Satan falling 1PMT 2015-149 by Kenneth L. Gentry, Jr.

The Christian worldview recognizes the reality of the spirit world. We certainly believe in God “who is a spirit” (John 4:24) and in the Third Person of the Trinity, the “Holy Spirit” (Matt. 28:19). Even we ourselves are compounds of spirit and body (Gen. 2:7; James 2:26), so that when we die “the dust will return to the earth as it was, and the spirit will return to God who gave it” (Eccl. 12:7; cp. Matt. 10:28).

We also know of angels who are spirit-beings created by God to do his will: “Of the angels he saith, Who makes his angels spirits, and his ministers a flame of fire” (Heb. 1:7). Some of these angels are holy, elect angels always serving God in righteousness (Luke 9:26; 1 Tim. 5:21). Others are fallen angels who resist God, determining to do evil against us (Luke 8:2; 1 Tim. 4:1). They have as their ruler, Satan the chief of the fallen angels (Matt. 25:41; Mark 2:22).

Satan’s Mission

When considering spiritual warfare in the Christian life, we must not factor out the influence of Satan in the world. The Scriptures portray him as the epitome of evil who always opposes God.1 He seeks to destroy God’s work by influencing men throughout the world (Matt. 13:38-39; 2 Cor. 4:4) to do his evil will (John 8:44; 2 Tim. 2:26). He is a deceiver (Rev. 20:1) who “disguises himself as an angel of light” (2 Cor. 11:14) so that he “deceives the whole world” (Rev. 12:9). He desires to draw away those who hear the Word of God (Luke 8:12). In fact, he delights in working on those who not only hear the Word, but profess it (Acts 5:3; 1 Tim. 5:15).

Four Views on the Book of RevelationFour View Rev

(ed. by Marvin Pate)

Helpful presentation of four approaches to Revelation. Ken Gentry writes the chapter on the preterist approach to Revelation, which provides a 50 page survey of Revelation .

See more study materials at:

He is so determined to do evil, that he even dares to tempt the Son of God: “Then Jesus was led up by the Spirit into the wilderness to be tempted by the devil” (Matt. 4:1; Luke 4:2). In desperation he later entered into Judas, moving him to betray Christ (Luke 22:3; John 13:2).

As Luther so excessively declared: “his craft and power are great.” Indeed, the Scripture itself urges us: “Be of sober spirit, be on the alert. Your adversary, the devil, prowls about like a roaring lion, seeking someone to devour” (1 Peter 5:8). How can we expect to win against such a supernatural foe who “seeks to work us woe”? What gives us hope against such a mighty opponent?

Christ’s Victory

The answer to our fearful concern is the victory cry: “He is risen!” (Matt. 28:6). Unfortunately, this glorious declaration is largely muted by the confused prophets loudly misleading many today. Too many Christians believe “Satan is alive and well on planet earth.” Though he is alive, he is not well. Christ has won the victory over him. Let us see how this is so, then note how we have hope for personal victory over him.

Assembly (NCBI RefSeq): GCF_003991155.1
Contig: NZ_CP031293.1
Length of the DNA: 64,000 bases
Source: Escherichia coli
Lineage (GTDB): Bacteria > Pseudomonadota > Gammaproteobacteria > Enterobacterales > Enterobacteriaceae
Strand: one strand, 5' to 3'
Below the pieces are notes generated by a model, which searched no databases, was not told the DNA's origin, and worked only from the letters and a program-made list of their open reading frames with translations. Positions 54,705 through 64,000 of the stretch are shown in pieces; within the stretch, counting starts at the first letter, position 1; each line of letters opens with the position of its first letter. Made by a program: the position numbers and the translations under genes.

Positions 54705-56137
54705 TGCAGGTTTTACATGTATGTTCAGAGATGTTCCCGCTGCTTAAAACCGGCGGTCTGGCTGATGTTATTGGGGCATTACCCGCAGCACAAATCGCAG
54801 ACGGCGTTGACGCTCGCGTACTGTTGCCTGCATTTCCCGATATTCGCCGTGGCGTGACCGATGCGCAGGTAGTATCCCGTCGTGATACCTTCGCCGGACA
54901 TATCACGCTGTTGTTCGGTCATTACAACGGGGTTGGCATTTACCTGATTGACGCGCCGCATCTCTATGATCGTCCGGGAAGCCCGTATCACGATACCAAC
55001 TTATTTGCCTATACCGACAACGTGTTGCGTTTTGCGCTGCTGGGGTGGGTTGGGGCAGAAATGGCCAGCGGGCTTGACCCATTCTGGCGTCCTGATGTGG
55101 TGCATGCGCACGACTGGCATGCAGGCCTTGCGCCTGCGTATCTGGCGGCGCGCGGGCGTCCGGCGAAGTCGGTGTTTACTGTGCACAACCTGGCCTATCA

Reformed Interpretation of the Binding of Satan” by Ken GentryBinding of Satan
An 8 1/2 x 11 study paper

An exegetical study of Revelation 20:1–3. This study shows that the binding of Satan begins in the first century with the establishing of Christ’s kingdom by the Lord Jesus Christ.

See more study materials at:

In Revelation 20, a passage both confused and abused in popular Christian literature, we read of the Satan’s binding which insures the victory of Christ’s kingdom: “He laid hold of the dragon, the serpent of old, who is the devil and Satan, and bound him for a thousand years, and threw him into the abyss, and shut it and sealed it over him, so that he should not deceive the nations any longer. . . . Blessed and holy is the one who has a part in the first resurrection; over these the second death has no power, but they will be priests of God and of Christ and will reign with Him for a thousand years” (Rev. 20:2-3, 6).

This dramatic imagery teaches that Satan has been “bound” so that he “should not deceive the nations any longer.” This allows all those who are spiritually resurrected believers to “reign with him” in his kingdom. Despite popular misunderstanding of this passage, this vision speaks of realities already established in Christ’s first coming, as we can tell from several reasons. Reasons to be continued in my next blog!

Click on these images for information on these titles:

Olivet Discourse

The Greatness of the Great Commission


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